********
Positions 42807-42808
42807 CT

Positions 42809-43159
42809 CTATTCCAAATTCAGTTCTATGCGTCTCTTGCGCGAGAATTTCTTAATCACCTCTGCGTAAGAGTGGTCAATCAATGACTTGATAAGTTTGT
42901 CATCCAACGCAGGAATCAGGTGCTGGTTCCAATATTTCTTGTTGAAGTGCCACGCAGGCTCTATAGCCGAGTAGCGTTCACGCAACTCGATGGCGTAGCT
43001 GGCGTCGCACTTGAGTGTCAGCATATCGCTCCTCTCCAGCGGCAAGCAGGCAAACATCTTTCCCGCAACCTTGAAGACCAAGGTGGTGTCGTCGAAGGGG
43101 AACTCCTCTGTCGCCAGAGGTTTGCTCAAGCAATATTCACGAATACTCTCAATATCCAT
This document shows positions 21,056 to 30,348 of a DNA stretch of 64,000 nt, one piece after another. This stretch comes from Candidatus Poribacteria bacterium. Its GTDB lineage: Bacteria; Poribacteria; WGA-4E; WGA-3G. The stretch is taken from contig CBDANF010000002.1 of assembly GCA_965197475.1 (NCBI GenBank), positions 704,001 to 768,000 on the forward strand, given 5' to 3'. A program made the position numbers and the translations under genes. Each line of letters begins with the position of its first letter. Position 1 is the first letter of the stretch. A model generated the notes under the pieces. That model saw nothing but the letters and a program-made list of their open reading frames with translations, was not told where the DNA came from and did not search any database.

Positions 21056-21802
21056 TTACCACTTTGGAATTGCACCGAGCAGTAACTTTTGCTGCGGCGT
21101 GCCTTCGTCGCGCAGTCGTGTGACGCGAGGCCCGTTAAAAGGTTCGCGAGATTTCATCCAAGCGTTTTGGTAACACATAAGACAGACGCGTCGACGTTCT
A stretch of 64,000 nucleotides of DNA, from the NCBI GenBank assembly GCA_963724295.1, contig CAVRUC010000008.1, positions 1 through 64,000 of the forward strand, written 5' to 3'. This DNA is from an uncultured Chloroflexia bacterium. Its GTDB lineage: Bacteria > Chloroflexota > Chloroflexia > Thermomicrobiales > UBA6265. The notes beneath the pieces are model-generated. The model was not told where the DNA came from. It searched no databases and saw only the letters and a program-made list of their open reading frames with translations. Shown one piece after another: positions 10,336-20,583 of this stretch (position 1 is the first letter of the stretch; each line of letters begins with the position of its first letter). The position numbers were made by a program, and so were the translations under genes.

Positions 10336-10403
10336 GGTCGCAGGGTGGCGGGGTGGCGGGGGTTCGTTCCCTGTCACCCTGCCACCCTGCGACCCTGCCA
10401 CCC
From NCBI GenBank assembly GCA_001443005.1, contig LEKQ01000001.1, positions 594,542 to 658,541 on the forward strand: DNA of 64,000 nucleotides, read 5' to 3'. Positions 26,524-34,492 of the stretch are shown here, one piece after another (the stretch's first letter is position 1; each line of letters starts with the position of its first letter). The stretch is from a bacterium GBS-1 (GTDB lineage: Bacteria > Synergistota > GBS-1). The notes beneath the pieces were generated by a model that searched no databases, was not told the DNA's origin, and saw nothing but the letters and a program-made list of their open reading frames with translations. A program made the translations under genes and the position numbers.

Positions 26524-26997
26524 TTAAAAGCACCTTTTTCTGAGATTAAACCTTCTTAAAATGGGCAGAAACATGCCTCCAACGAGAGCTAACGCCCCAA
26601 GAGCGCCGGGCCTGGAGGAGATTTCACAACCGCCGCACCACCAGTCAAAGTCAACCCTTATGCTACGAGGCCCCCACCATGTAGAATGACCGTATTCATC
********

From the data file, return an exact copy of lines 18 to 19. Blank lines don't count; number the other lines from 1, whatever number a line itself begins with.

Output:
26524 TTAAAAGCACCTTTTTCTGAGATTAAACCTTCTTAAAATGGGCAGAAACATGCCTCCAACGAGAGCTAACGCCCCAA
26601 GAGCGCCGGGCCTGGAGGAGATTTCACAACCGCCGCACCACCAGTCAAAGTCAACCCTTATGCTACGAGGCCCCCACCATGTAGAATGACCGTATTCATC